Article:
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Horror Fines

Blog by: Simone ten Wolde, ALC student, LLM Private Law.

‘The use of coercive detention by the government for unpaid fines was a phenomenon unknown to me, until I participated in the Amsterdam Law Clinics. During the clinic, I conducted together with eight other students research upon the manner the insurance obligation for vehicles (Wet Mulder) is enforced by the Dutch government and resulting debt problems. Following an automated comparison of the registers, fines are imposed which are automatically increased in the event of non-payment, without the intervention of a human officer by whom the imposition of the fine is assessed. Individual cases, which formed the starting point of our research, showed that in distressing case the government made in a disproportionate manner use of powers of coercion, such as coercive detention. Our research was mainly focussed on unjustly imposed fines, unjustly increased fines and unjust use of powers of coercion. In addition we focussed on the lack of government-funded legal aid in the legal procedures in these kind of cases.

We conducted this research on commission of and in collaboration with the Public Interest Litigation Project (PILP), which main task is to initiatestrategic procedures in the interest of human rights in the Netherlands. PILP is a project of the Dutch section of the International Commission of Jurists (NJCM). Thanks to my participation in the clinic, I had the opportunity to see and learn about the usefulness, the necessity and the work ethics of public interest cases.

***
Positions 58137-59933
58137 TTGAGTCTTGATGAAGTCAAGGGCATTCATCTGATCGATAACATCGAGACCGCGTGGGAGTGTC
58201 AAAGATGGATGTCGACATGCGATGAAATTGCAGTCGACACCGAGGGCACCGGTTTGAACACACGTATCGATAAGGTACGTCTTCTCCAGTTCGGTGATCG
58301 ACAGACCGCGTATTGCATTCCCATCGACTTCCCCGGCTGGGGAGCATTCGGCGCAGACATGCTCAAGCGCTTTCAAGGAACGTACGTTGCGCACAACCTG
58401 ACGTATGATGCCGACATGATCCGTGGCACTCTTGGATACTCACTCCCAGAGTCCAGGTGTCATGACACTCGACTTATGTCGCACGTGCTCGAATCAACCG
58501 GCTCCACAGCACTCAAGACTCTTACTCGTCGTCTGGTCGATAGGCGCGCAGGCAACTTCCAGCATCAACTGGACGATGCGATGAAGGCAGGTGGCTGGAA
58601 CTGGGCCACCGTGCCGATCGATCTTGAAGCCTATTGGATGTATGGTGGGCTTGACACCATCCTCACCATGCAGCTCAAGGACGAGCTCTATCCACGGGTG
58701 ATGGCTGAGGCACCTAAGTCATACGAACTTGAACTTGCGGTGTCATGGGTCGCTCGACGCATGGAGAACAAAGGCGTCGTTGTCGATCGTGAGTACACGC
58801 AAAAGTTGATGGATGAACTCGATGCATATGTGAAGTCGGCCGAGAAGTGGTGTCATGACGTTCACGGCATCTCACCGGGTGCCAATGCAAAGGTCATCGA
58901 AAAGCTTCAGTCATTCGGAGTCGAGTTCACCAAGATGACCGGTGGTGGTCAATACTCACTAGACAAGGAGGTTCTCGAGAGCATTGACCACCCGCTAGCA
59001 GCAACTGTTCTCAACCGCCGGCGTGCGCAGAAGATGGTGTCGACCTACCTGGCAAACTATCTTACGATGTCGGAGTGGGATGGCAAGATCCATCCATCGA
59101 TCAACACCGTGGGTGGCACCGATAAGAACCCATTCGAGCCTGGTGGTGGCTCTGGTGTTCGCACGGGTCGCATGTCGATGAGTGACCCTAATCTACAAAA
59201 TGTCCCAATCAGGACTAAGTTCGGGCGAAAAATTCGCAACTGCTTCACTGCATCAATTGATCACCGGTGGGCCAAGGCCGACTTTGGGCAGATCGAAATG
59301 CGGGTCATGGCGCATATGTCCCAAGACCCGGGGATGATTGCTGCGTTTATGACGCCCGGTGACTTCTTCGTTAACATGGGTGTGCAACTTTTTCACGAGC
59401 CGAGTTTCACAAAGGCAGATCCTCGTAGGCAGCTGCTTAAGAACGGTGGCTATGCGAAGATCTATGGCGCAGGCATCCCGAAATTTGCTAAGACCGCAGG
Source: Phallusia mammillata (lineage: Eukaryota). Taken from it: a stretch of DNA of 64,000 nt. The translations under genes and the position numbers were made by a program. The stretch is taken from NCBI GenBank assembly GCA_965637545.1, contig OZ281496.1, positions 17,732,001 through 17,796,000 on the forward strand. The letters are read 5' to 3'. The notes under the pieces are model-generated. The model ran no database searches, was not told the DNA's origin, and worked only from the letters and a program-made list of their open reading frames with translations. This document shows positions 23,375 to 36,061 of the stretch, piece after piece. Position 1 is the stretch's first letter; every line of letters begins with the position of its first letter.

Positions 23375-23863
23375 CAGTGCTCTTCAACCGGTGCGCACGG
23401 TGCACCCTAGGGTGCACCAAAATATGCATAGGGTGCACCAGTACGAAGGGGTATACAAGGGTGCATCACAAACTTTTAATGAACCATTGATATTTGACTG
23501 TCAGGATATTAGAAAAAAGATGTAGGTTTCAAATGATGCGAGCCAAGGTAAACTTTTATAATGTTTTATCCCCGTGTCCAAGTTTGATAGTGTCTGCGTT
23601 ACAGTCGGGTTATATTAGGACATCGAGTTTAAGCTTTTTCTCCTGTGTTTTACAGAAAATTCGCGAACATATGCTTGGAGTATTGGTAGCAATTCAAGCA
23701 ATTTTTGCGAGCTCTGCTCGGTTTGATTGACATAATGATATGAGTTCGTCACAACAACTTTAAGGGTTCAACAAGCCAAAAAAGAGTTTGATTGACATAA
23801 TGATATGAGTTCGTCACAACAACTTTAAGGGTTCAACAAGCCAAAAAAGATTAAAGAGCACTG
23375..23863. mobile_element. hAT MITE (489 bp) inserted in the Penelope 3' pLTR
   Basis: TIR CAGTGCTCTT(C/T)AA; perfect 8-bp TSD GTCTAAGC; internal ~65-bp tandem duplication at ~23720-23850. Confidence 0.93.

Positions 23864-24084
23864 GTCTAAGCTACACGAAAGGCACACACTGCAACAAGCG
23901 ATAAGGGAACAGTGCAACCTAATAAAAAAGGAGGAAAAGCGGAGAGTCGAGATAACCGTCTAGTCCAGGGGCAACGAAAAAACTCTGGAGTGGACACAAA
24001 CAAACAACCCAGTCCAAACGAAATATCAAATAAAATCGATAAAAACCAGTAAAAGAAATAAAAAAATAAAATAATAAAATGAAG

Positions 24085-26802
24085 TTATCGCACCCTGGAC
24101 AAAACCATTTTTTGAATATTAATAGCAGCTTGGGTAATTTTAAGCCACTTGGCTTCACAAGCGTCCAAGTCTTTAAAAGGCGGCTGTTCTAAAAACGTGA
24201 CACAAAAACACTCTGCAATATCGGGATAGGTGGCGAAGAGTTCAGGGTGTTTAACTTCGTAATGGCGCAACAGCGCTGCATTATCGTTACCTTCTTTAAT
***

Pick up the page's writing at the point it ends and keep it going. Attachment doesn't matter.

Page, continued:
In the ALCs students work on real cases, which do not have a ready-made answer. This made the ALCs a challenging and enjoyable course for me.

It was interesting to investigate the legal aspect of this issue, approaching the legal questions concerned from different fields of law. The group consisted of students from several master tracks. We all were specializing ourselves in different fields of law and we all had our own preferences for sub-topics, thanks to this diversity in the group we were able to view this matter from different perspectives. This is what distinguishes this course from other, regular courses in the study.

In comparison with the regular courses of the study, a different manner of approaching is required for the work you have to do for the clinics. This strongly encouraged us to get from the legal framework to the core of the issue in order to formulate answers to the legal questions. We have had lectures and workshops on how to conduct research, specifically with regard to writing and research method, legal skills and ethics. During our research of real emerged legal questions we were expected to have a critical attitude towards the law. This in turn also shows the difference with the regular courses in the study, where you are expected to solve a fictitious judicial problem within a specific doctrine by applying the right rule. In the ALCs students work on real cases, which do not have a ready-made answer. This made the ALCs a challenging and enjoyable course for me, which I can recommend to every master student!’